Hart Co has never in its 160 years had a law on the books regarding homeless pets, even though GA law requires the county to have some sort of animal control in place. This month, county commissioners plan to discuss enacting an AC ordinance. But if you are excited at the prospect of Hart Co implementing a CAPA type law to protect the lives of the community’s dogs and cats, you need to reign in your hope-and-change horses right now.
These are the areas of concern for Hart Co:
- Zero tolerance for “the dumping of animals.”
- A simple method to determine which loose animals are strays.
- Hiring an ACO to pick up stray dogs and cats.
People who abandon their pets in Hart Co are quite possibly doing so because the county has no shelter. Commissioners don’t plan to build one either which frankly, is just as well unless they are willing to commit to no kill. By not providing a safe haven for stray and unwanted pets, Hart Co is driving people to less desirable alternatives. The new ordinance won’t change this.
The county’s idea of determining which loose pets are strays is ridiculous:
[County administrator Jon] Caime said if approved by the county commission, the county will require all dog owners to put a collar with a nametag on each of their pets.
“You can get these (tags) at Wal-Mart and PetSmart,” Caime said. “It will have the owner’s name and phone number on it. That way, the sheriff can identify which animals belong to someone and which are strays. Then if he finds an dog that doesn’t have a proper nametag on it, it will be considered an abandoned or stray animal, and he can do something legally in that regard.”
But what if your cat or dog loses his collar? What if you can’t afford a collar and personalized nametag (or replacements) for your pets? What if your cat or dog is unable to wear a collar and nametag for medical reasons (such as a neck injury) or safety concerns?
And Hart County’s plan for hiring an ACO is just as dumb:
In terms of an animal control officer, the county likely will hire a part-time person who will work only when the Northeast Georgia Animal Shelter in Lavonia is open, so animals can be taken directly there, Caime said.
Problem not solved. Hart Co will only offer services when the Northeast GA facility is open which is from 11am to 4 pm, Tuesday – Saturday. And that place kills animals so again, no safe haven for people who have pets needing to be rehomed or who find strays or who want to help a lost, stray, feral or injured dog or cat.
As far as I can tell, Hart County’s plan will simply route additional pets, stray and owned, to a place that states on it website that it kills dogs and cats deemed sick, injured, feral or wild. It will do precious little to discourage people from abandoning pets in need in the county.
I would ask the commissioners this: Have you ever considered that the reason people are abandoning dogs and cats in Hart Co is because there is no pet killing facility there? Most people don’t want to see homeless pets killed. They want to see them truly sheltered until they can be adopted, fostered or rescued. The answer to Hart County’s stray animal issue may be the building of a no kill shelter and the legal protections to support it, in the form of a CAPA type law. Just a suggestion.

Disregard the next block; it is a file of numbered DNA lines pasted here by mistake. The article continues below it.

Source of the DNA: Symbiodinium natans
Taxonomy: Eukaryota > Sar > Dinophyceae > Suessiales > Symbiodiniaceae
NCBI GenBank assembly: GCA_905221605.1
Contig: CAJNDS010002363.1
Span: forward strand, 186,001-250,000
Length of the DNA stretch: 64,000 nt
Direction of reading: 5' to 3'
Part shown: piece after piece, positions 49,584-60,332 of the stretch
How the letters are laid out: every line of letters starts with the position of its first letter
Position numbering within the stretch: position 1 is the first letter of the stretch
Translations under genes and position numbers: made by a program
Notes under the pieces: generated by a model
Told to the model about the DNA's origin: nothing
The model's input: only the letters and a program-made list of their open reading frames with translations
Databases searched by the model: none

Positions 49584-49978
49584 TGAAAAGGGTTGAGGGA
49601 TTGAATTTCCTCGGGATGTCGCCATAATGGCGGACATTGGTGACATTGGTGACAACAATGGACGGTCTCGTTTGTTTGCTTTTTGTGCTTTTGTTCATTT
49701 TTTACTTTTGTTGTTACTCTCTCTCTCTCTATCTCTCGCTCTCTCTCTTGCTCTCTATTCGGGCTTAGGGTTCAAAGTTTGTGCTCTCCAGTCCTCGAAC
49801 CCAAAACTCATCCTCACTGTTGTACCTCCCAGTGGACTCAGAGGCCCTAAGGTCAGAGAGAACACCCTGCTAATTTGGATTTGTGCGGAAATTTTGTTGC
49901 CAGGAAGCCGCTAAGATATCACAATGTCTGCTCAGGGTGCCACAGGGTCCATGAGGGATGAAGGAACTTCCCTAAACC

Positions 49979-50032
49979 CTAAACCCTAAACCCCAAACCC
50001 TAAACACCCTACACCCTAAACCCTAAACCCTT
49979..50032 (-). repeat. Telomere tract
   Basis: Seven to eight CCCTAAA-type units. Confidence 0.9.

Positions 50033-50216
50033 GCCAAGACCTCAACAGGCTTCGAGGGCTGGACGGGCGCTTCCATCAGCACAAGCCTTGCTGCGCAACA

But if we look at Hart County’s track record on dealing with the issue of animal control, it looks like the end result of all the talk is typically nada:
“Every time this subject has been brought up over the past eight years, they get overwhelmed with all the different components,” Caime said about the county commission response to the topic of stray animals. “It just seems to them that there’s too much to be done, so they just table it.”
Doing your job. It’s just too hard.
4 thoughts on “Hart Co Considers First Animal Control Ordinance”
GEEZ ~ this sounds like a third world country! The animals are probably a lot better off without any kind of animal control. Sounds like it’s going to be a catch and kill kinda place. Better off without it! What century are these people living in? Sorry for the negativity but it’s so frustrating when there are proven ways to actually, you know, help the animals. Won’t be going to Georgia anytime soon . . . (my list of animal friendly venues is getting quite limited, unfortunately)
If you’re going to boycott every state that has horrible kill shelters, you might just consider boycotting the whole country. Alternately, you could consider visiting only documented no kill communities. Just throwing that out there.
It sure feels that way sometimes. There are definitely states that are moving much faster toward protection for animals.
Obviously these Commissoners need a blueprint check list so they don’t have to think about how hard this is. And is exactly what is happening all across the country with the hiring of executive directors who then. Relate their own little fiefdoms.
Will someone please send them the No-Kill Equation check list so they can follow it-and get the job done. There it’s easy